If you want to eat like Anthony check out his Acai bowl recipe over at A.V. Club. If you want to train like him try one of our NEW Jiu Jitsu classes at Vancouver Mind-Body Centre.

How Anthony Bourdain lost 35lbs

The One Percent Change

one-percent-1Our life is like a heavy ocean liner; think the Titanic. We set a course quite early in our life and sail on it. Just as it was difficult to change the course of the Titanic quickly, so it is difficult to change the course of our life. If we are to avoid the proverbial iceberg in our life, we need to adjust our course early; the sooner the better.

The proverbial, unavoidable iceberg in our life is disease and aging. It is out there in front of us and mostly unknown. Will we age well? Will we avoid the big C? Diabetes? Heart disease? Alzheimer’s? Parkinson’s? The icebergs lurking in the water are many. We know they are out there. Some are lurking in our system due to genetic traits; some due to environmental factors.

In order to miss these icebergs, we need to make changes to the course of our life, but it is hard to do. It takes time to change course. This is where the 1% change comes into play.

A 1% change to the direction of a ship will not move it much off course at the beginning, but a few kilometres after the change is initiated, the ship will be at a substantially different place than it would have been if the change had not been made.

If we strive to make long-term and meaningful changes to our life, it is helpful to think in terms of 1% changes.

A simple example may be alcohol consumption. Most people enjoy a drink from time to time; some more than others. Reducing alcoholic consumption to zero is a huge change, but cutting one drink, or choosing to have one alcohol-free day, is a relatively small change that in the long-term will have a big effect.

Another good example  is the money saved by buying one less specialty coffee a day. An average latte or similar specialty drink at Starbucks or any other of the many coffee shops around, is about $4. This is not a big amount of money in the grand scheme of things, but 2 drinks a day, every day adds up to almost $3,000 a year. A small, “1 percent”, change of skipping one drink, twice a week would lead to a savings of over $400 over the year.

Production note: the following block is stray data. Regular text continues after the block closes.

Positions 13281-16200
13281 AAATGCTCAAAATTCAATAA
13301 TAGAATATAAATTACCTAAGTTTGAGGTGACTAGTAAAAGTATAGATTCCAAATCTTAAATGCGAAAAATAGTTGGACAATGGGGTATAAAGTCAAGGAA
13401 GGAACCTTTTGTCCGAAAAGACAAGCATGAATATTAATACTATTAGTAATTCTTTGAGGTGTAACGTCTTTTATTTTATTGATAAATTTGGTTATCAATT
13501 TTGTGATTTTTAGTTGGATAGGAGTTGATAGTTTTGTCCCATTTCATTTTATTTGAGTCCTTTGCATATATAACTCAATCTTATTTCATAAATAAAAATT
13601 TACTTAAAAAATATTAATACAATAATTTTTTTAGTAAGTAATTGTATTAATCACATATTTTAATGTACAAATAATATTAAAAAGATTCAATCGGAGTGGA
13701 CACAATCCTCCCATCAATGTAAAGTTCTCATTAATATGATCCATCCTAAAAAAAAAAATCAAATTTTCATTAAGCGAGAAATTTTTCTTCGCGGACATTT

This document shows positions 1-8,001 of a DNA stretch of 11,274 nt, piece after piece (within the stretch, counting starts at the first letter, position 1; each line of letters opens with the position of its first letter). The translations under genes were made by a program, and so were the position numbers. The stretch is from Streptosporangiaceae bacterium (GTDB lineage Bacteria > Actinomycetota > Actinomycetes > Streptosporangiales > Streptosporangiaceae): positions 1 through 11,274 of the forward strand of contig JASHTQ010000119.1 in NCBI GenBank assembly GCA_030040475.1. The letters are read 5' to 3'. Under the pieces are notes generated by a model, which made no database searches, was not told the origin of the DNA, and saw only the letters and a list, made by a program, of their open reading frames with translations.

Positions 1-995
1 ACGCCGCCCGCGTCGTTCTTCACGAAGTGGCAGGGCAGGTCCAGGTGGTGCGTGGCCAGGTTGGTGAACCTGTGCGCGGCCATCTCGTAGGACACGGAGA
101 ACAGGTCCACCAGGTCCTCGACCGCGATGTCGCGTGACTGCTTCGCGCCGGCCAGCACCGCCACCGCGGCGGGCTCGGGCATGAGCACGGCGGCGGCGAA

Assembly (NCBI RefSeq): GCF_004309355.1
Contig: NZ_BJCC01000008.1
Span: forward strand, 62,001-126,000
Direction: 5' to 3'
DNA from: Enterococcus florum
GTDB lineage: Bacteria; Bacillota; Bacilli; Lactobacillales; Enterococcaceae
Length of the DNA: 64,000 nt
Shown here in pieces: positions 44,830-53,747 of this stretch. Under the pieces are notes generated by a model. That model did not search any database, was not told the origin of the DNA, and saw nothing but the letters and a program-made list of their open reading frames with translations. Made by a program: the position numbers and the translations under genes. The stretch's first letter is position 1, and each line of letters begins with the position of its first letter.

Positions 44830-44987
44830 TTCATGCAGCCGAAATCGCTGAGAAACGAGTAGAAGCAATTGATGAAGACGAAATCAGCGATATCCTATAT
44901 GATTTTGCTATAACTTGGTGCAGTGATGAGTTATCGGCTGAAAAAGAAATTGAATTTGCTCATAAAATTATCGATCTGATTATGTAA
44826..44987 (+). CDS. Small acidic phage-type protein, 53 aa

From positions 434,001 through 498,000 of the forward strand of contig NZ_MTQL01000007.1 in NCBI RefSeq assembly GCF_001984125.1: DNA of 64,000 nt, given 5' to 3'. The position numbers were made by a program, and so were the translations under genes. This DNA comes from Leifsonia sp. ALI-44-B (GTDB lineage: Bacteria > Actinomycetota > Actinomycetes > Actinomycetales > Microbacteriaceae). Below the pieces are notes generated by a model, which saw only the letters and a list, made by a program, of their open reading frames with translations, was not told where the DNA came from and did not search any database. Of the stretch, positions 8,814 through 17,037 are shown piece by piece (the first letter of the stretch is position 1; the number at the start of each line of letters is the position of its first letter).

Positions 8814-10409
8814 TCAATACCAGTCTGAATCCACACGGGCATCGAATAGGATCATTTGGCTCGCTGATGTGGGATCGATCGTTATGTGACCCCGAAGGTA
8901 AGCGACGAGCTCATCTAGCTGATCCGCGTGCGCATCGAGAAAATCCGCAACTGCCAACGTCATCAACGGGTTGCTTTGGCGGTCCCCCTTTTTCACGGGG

For sedentary people, becoming more active may seem like a huge change. Adding a small amount of activity, perhaps one exercise class a week, may lead to a huge change to the course of one’s life. Adding exercise to our life is one of the most significant changes one can make to affect the course of life. The quality of one’s diet and eliminating smoking are the other two most significant factors.

If you think your life needs a change of course, don’t think of making huge changes. Make small, 1 percent adjustments. Over time, these will significantly change where you end up.

The One Percent Change

Have you met Tim yet?

timTim started training with Vancouver Mind-Body Centre (VMBC) in 2014. He is one of our most consistent kettlebell students and as a result, one of our strongest. It is a rare occasion that he misses our Tuesday/Thursday noon hour class, or a Sunday class. He was also one of our first members to participate in our popular Tabata Max program, and he is now a regular in our new Flexibility class.